• 2006 – employee contributions ceased. PO’s view was that this was a mistake (as opposed to it being evidence that the Scheme was making Professor G an early leaver), citing benefit statements continuing to refer to him as an active member accruing benefits in the Scheme. 
  • 2014 – the Administrator discovered the error and informed Professor G that he had been incorrectly re-enrolled from 2001, that his contributions between 2001 and 2006 should not have been accepted, and that his employee contributions would be refunded. 

Arguments made by Professor G

Broadly speaking, he argued that he had suffered financial loss because he would have made alternative pension arrangements had he known he was not eligible for further pension accrual under the Scheme. His claims were both contractual (breach of contract and estoppel) and negligent misrepresentation (via the repeated representations by both employer and Administrator that he was able to be an active member).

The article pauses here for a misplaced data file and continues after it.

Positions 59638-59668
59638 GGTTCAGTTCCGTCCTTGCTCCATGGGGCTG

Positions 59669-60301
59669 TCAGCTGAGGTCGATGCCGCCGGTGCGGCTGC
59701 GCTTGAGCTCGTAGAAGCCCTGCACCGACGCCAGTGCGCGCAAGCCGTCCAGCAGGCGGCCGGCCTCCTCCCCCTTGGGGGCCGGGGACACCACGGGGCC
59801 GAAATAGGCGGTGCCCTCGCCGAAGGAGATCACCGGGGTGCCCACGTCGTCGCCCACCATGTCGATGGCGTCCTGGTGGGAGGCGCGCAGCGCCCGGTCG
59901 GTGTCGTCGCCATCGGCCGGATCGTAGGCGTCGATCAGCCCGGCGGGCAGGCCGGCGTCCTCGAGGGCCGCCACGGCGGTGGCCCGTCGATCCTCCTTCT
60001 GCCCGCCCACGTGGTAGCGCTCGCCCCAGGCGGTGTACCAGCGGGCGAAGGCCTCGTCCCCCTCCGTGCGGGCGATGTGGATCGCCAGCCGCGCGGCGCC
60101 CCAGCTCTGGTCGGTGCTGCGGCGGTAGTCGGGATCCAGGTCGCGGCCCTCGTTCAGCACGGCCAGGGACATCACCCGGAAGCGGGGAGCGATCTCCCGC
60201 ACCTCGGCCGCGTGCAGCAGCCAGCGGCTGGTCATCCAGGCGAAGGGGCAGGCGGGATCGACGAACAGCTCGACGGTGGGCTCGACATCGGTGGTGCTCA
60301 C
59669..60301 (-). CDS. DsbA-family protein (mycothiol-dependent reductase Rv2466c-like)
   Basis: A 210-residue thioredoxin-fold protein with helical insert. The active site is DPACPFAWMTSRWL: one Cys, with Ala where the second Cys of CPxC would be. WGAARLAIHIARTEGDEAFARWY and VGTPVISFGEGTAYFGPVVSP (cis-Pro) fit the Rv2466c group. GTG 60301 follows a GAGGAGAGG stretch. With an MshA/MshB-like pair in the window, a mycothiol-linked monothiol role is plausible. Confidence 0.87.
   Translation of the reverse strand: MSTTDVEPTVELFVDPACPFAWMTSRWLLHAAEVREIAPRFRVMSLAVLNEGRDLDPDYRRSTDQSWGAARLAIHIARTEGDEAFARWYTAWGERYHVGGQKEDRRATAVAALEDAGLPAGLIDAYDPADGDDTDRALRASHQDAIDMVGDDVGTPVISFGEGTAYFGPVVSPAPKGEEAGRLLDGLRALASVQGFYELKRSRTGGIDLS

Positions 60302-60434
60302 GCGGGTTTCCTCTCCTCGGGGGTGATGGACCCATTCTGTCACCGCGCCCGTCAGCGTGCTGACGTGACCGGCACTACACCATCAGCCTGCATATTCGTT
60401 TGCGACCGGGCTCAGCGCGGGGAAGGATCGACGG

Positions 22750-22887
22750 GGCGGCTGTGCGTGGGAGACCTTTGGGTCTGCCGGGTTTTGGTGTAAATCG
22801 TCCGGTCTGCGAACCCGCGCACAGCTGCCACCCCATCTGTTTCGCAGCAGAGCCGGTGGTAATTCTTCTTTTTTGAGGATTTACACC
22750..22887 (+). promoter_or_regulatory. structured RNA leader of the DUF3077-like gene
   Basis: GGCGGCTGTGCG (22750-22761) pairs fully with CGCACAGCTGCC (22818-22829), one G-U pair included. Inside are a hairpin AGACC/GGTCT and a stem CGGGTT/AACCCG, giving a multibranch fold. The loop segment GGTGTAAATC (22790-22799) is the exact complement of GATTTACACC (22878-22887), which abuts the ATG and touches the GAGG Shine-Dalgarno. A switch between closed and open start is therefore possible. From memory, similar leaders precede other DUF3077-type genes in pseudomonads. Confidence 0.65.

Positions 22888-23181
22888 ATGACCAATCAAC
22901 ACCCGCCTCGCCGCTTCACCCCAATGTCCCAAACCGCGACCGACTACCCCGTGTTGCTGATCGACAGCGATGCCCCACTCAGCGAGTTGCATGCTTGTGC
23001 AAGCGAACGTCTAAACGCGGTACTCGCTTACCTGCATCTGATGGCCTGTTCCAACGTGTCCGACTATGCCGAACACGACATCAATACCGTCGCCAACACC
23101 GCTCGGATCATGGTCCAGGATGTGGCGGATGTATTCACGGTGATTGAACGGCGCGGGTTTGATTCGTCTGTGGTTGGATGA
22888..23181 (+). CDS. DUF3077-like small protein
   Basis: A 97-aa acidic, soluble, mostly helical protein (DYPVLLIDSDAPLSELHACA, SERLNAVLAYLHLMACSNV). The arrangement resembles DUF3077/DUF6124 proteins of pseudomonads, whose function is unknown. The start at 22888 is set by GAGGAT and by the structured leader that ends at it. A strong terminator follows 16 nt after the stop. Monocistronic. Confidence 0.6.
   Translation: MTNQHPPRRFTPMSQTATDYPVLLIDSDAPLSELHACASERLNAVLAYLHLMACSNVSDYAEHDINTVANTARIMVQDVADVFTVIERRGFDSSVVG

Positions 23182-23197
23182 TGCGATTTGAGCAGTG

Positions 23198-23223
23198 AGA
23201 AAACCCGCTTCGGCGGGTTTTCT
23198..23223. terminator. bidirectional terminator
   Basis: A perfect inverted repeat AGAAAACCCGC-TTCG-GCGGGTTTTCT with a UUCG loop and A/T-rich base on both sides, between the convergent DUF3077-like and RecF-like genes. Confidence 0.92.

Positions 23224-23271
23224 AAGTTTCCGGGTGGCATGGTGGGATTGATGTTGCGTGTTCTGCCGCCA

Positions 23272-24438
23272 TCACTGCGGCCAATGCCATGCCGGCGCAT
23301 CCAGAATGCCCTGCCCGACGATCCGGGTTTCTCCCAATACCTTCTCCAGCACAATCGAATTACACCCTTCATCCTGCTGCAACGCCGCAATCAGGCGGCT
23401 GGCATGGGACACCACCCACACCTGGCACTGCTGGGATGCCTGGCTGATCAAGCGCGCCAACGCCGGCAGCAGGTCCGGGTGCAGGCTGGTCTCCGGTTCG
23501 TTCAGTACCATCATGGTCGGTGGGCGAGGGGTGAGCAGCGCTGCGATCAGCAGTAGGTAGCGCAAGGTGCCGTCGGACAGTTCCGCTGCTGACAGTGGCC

The Scheme’s internal dispute procedure did not provide Professor G with a satisfactory outcome – he was initially awarded £250 for distress; and then later, a further £1,000 for loss of expectation and an offer to refund the contributions, plus interest. The Administrator did not offer to honour the pension promised to Professor G. 

PO’s Determination

As regards the claims against the employer, the PO determined as follows:

  • Contract claims – citing that his contract of employment provided an unequivocal statement that he was entitled to membership of the Scheme and that refusal to honour the terms constituted a breach of contract by the Employer. This claim was rejected by the PO as the contract was vitiated by common mistake, on the basis of information provided by the Administrator.